U.S. EPA Contaminated Site Cleanup Information (CLU-IN)


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Funding Opportunity
FY 2020 Strategic Environmental Research and Development Program (SERDP) Solicitations
The Department of Defense's SERDP is seeking environmental research and development proposals for funding beginning in FY 2020. Projects will be selected through a competitive process. The Core Solicitation provides funding opportunities for basic and applied research and advanced technology development. Core projects vary in cost and duration consistent with the scope of the work proposed. The Statements of Need (SON) referenced by this solicitation request proposals related to the SERDP program areas of Environmental Restoration (ER), Munitions Response (MR), Resource Conservation and Resiliency (RC), and Weapons Systems and Platforms (WP). The SERDP Exploratory Development (SEED) Solicitation provides funding opportunities for work that will investigate innovative environmental approaches that entail high technical risk or require supporting data to provide proof of concept. Funding is limited to not more than $200,000 and projects are approximately one year in duration. This year, SERDP is requesting SEED proposals for the Munitions Response and Weapons Systems and Platforms program areas. All Core pre-proposals are due January 8, 2019. SEED proposals are due March 5, 2019.
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Updated Focus Area
1,4-Dioxane
The 1,4-Dioxane Focus Area has been updated to reflect the current state of the science, with an emphasis on the behavior, occurrence, site characterization and analytical methods, and treatment technologies sections.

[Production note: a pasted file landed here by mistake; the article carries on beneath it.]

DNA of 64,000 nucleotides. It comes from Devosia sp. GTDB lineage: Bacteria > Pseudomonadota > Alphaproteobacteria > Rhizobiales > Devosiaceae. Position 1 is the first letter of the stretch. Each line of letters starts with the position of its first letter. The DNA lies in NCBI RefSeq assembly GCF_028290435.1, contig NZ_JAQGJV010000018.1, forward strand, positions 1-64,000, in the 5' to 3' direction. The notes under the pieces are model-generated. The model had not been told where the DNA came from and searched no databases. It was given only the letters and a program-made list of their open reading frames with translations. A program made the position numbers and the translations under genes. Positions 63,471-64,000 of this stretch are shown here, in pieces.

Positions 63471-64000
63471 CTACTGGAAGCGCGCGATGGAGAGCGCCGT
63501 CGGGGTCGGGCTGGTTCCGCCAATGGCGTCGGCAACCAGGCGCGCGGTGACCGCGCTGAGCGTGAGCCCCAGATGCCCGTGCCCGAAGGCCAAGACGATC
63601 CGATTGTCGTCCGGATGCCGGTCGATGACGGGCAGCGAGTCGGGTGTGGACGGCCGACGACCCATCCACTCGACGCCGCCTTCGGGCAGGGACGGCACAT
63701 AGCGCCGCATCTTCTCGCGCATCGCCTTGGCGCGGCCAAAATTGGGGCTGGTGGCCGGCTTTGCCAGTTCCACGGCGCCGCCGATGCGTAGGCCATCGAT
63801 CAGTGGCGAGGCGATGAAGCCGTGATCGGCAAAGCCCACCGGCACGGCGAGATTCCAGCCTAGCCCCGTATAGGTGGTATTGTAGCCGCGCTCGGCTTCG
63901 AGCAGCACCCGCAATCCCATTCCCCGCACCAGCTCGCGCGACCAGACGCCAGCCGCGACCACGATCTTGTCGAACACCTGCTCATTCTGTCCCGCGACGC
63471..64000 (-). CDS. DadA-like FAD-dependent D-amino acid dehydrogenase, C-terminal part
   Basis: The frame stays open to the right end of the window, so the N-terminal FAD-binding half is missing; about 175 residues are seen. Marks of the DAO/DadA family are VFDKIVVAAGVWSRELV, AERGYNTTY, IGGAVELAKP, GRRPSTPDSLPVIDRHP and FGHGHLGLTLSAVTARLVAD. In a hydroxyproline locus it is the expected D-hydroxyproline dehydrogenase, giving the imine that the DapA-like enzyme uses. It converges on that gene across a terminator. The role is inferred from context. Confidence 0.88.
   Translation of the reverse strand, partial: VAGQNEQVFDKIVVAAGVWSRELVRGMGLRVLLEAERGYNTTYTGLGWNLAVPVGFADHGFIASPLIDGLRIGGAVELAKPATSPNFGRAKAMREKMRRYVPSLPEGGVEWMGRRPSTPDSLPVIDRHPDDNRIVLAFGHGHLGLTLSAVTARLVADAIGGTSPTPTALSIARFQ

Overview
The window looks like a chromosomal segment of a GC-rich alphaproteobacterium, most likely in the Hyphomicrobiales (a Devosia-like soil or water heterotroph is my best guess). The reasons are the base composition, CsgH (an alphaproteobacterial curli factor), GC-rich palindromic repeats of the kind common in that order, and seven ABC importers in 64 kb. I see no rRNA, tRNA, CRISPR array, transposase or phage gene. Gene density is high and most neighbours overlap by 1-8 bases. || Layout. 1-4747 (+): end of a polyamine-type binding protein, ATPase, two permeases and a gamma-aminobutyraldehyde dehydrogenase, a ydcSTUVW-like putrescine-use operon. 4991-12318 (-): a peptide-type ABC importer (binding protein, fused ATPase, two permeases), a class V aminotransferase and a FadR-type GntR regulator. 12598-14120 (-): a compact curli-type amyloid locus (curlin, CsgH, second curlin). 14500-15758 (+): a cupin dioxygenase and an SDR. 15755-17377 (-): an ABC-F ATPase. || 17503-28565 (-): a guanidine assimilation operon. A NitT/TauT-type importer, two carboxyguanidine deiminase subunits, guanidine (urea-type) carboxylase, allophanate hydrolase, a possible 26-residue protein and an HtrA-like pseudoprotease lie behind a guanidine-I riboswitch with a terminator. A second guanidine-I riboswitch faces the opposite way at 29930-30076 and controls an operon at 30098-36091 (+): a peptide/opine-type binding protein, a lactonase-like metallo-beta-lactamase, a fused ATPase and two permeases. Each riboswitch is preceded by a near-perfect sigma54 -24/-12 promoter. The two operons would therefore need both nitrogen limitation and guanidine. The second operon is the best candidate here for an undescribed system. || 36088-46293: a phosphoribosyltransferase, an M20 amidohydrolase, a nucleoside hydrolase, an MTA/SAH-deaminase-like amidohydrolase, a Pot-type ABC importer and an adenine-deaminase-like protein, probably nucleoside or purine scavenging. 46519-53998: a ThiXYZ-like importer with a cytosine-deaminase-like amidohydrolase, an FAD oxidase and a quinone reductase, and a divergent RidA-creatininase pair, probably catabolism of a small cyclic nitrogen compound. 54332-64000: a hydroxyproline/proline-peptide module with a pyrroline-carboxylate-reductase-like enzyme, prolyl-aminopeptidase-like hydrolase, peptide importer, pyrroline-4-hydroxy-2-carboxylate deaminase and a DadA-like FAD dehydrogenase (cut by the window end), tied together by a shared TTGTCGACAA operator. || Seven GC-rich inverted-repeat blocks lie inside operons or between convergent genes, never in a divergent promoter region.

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New Focus Area
Activated Carbon-Based Technology for In Situ Remediation
Activated carbon (AC)-based technology involves emplacement of AC-based amendments for in situ remediation of soil and groundwater. Besides AC, amendments typically include other reactive products commonly used with in situ remediation technologies, such as in situ chemical reduction (ISCR), in situ chemical oxidation (ISCO), and bioremediation. The technology is commonly referred to as "carbon-based injectate" (CBI), especially for remediation of petroleum hydrocarbons. AC-based amendments remove contaminant via two processes: adsorption by AC and degradation by reactive amendments. The coupling of adsorption and degradation makes this technology a promising remedial option for addressing persistent plumes emanating from contaminants sorbed on soil, residual non-aqueous phase liquid (NAPL), or mass stored in low-permeability zones. The technology might also be applicable near or at the source area, especially when combined with other source treatment remedies, to limit contaminant mass flux out of source zones to downgradient plumes.
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